Maersk group is ahead of the game when it comes to testing remote control and autonomous shipping technology, says editor Martyn Wingrove, and where it leads others would be wise to follow.
Shipping goliath Maersk enjoys a unique position of having business interests in container shipping, terminals and tugs – which gives the Maersk group a clear vantage from which to see the business benefits and operational efficiencies to be gained from early adoption of autonomous shipping.
Maersk’s subsidiary Svitzer is trialling tug remote control as it works with Rolls-Royce Marine technology and Lloyd’s Register for technical validation. Tests started in 2017 and will continue this year and into 2019, trialling new aspects of the technology.
Svitzer chief operating officer Leonardo Sonzio told me last week that this technology will be available to the whole of the Maersk group ... affording the business greater opportunity to leverage economies of scale and create operational benefits across its various sectors.
In one example, intelligent awareness borne from remote-controlled tug testing is expected to be trialled on Maersk Line container ships. This begs the question, for me at least, whether Maersk will go further and retrofit its fleet for autonomous operations.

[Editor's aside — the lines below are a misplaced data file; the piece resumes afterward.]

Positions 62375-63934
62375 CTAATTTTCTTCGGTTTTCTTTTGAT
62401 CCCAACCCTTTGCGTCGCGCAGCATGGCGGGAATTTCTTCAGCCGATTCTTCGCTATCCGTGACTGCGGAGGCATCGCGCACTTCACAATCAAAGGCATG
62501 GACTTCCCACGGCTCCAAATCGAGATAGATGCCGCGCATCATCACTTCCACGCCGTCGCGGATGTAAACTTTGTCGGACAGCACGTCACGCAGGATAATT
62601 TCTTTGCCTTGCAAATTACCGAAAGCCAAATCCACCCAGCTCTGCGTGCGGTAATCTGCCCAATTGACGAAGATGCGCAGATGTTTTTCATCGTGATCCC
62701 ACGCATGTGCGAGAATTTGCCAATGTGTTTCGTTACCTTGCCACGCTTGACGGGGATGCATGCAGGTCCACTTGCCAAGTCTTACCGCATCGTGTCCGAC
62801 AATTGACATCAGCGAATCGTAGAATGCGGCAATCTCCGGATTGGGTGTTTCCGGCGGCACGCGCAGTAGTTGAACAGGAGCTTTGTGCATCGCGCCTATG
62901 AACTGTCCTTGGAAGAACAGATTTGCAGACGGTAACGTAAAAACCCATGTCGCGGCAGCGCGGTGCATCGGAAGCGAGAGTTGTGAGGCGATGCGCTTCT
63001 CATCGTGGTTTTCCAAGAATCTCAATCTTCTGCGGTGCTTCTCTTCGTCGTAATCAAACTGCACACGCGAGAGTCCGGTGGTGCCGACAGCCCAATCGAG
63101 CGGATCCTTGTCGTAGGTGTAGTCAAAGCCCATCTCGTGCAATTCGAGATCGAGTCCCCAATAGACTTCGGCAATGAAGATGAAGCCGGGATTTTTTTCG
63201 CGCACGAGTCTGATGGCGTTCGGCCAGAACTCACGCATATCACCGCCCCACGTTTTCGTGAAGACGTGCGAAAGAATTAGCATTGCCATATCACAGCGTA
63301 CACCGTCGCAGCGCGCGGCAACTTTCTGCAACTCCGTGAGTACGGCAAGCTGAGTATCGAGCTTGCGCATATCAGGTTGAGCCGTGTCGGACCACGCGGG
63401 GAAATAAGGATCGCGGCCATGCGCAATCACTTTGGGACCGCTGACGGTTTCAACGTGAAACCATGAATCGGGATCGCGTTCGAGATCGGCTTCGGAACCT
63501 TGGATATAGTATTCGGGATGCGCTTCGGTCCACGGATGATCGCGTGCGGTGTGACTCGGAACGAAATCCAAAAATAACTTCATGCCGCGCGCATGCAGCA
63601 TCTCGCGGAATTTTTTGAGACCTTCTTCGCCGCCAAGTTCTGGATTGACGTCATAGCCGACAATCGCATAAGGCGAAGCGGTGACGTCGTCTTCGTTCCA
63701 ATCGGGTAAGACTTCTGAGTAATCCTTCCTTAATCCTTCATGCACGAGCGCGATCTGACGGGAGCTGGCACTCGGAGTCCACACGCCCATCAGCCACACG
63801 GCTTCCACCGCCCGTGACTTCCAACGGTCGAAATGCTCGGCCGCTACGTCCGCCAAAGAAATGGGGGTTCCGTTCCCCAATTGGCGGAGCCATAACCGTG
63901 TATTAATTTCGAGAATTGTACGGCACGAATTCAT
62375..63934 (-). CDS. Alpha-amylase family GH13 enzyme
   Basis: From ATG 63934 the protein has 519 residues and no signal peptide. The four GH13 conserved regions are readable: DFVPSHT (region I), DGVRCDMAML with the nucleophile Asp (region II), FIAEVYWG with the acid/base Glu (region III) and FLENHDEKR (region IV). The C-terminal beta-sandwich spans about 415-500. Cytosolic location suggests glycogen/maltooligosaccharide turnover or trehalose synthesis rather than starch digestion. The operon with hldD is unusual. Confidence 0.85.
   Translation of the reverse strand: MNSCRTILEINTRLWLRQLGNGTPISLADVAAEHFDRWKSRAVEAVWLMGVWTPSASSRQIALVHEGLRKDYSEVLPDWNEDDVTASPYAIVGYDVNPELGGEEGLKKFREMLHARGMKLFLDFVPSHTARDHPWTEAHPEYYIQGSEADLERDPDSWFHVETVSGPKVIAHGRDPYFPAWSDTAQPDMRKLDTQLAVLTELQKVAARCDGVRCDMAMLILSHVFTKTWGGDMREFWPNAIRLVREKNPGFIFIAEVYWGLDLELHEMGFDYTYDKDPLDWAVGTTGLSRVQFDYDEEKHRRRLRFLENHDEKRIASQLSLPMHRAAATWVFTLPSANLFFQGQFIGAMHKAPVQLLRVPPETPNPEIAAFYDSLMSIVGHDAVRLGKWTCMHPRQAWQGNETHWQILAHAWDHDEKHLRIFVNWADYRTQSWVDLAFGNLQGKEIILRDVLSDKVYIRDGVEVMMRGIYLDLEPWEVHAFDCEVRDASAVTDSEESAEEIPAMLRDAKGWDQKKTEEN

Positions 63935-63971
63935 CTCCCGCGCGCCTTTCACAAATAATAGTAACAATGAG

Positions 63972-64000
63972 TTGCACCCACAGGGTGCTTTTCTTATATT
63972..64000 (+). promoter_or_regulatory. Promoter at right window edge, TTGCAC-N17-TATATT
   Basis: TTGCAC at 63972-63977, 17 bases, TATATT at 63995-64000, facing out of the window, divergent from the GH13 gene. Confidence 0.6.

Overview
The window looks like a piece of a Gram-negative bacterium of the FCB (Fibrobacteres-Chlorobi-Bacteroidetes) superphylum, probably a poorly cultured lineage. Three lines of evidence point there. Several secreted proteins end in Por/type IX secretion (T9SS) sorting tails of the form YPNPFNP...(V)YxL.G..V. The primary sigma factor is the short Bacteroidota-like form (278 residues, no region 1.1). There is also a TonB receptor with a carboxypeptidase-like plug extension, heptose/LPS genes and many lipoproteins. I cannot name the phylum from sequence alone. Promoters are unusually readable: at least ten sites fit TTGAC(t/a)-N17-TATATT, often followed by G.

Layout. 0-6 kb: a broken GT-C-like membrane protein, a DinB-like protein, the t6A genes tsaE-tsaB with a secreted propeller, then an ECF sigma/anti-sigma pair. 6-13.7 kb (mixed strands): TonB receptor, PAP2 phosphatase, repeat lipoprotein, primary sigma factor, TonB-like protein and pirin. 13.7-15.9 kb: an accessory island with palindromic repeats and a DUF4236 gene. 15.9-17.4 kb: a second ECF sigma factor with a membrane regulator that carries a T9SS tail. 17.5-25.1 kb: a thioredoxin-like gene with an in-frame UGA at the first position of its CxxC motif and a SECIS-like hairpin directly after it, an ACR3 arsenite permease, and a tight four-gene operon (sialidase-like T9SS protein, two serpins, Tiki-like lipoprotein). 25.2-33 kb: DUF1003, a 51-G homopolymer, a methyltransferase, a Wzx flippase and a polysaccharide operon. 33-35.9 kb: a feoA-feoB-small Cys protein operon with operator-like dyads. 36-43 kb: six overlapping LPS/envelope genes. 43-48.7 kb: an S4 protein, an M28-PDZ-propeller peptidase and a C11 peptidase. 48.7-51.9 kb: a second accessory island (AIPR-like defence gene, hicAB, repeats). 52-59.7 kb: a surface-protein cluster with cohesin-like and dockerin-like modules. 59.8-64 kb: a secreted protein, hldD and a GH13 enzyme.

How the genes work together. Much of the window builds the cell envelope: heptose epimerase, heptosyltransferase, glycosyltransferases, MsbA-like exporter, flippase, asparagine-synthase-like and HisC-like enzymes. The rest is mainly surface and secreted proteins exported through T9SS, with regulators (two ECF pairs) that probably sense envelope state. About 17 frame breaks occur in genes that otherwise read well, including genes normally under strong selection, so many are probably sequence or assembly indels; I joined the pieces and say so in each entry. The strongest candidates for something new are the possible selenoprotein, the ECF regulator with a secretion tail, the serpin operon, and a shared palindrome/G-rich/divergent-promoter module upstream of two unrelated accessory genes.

Alongside testing remote controls on its container ships, Maersk’s terminal division is toying with the idea of advancing remote pilotage of ships. This could mean keeping port pilots onshore instead of sailing them out to incoming ships. Or even removing pilots entirely, a contentious move if enacted.
Svitzer could also use remote control to tugs between ports, while the crew rests and is fresh for towage activities when the tug arrives.
As we are beginning to see from these kinds of examples, Maersk is committed to advancing remote control and autonomous vessel technologies.
With that level of commitment from such a big player, other shipping groups would be wise to follow suit in pushing the boundaries of of these technologies, as well.
Maersk can see the operational benefits ... can you?